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Neuroimage. 2011 Mar 15;55(2):681-7. doi: 10.1016/j.neuroimage.2010.11.052. Epub 2010 Nov 25.

Failing to deactivate: the association between brain activity during a working memory task and creativity.

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  • 1Division of Developmental Cognitive Neuroscience, Institute of Development, Aging and Cancer, Tohoku University, Aoba-ku, Sendai, Japan. takehi@idac.tohoku.ac.jp

Abstract

Working memory (WM) is an essential component for human higher order cognitive activities. Creativity has been essential to the development of human civilization. Previous studies from different fields have suggested creativity and capacity of WM have opposing characteristics possibly in terms of diffuse attention. However, despite a number of functional imaging studies on creativity, how creativity relates to brain activity during WM has never been investigated. In this functional magnetic resonance imaging (fMRI) study, we investigated this issue using an n-back WM paradigm and a psychometric measure of creativity (a divergent thinking test). A multiple regression analysis revealed that individual creativity was significantly and positively correlated with brain activity in the precuneus during the 2-back task (WM task), but not during the non-WM 0-back task. As the precuneus shows deactivation during cognitive tasks, our findings show that reduced task induced deactivation (TID) in the precuneus is associated with higher creativity measured by divergent thinking. The precuneus is included in the default mode network, which is deactivated during cognitive tasks. The magnitude of TID in the default mode network is considered to reflect the reallocation of cognitive resources from networks irrelevant to the performance of the task. Thus, our findings may indicate that individual creativity, as measured by the divergent thinking test, is related to the inefficient reallocation of attention, congruent with the idea that diffuse attention is associated with individual creativity.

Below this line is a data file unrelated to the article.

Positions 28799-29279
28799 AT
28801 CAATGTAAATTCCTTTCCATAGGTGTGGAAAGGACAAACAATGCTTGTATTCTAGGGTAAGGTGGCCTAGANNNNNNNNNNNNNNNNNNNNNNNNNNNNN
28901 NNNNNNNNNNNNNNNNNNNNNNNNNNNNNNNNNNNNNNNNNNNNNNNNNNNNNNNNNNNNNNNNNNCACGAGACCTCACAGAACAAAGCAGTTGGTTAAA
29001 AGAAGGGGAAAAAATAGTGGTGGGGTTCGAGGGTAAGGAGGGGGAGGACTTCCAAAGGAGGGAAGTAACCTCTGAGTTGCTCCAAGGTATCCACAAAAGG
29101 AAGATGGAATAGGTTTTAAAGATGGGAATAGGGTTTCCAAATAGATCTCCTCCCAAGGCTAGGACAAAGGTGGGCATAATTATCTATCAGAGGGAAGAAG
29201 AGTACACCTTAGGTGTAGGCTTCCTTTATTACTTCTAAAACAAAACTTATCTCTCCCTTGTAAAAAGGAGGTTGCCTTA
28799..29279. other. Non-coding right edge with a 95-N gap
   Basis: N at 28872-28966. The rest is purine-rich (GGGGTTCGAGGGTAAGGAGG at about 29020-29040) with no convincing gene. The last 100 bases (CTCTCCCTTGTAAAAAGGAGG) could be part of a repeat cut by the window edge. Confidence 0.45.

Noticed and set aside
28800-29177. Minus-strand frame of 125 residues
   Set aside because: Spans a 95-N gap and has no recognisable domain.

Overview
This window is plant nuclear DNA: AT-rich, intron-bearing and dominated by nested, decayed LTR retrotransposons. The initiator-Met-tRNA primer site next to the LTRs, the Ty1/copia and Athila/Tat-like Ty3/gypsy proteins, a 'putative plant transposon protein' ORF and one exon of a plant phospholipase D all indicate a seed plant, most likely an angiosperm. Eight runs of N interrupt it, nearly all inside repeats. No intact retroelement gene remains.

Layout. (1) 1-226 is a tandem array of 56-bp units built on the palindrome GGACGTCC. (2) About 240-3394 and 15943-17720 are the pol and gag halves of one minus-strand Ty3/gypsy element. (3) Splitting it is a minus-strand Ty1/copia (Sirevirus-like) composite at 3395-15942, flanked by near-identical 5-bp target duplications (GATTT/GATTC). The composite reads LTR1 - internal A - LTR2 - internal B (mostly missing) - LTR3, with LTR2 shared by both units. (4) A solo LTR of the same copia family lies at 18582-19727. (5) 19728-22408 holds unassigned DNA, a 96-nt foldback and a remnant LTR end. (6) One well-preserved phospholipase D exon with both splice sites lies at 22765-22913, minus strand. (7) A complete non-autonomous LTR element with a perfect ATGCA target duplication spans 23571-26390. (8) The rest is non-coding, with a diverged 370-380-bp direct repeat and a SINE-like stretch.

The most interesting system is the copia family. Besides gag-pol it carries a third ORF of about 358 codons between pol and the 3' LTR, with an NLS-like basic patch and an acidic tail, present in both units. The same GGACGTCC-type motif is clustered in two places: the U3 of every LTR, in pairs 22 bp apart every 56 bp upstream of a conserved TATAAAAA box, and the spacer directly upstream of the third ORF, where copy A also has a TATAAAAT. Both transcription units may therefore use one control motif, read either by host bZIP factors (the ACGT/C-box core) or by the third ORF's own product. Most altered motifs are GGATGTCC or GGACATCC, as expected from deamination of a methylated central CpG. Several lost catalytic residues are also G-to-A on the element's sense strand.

Copyright © 2010 Elsevier Inc. All rights reserved.

PMID:
21111830
[PubMed - indexed for MEDLINE]
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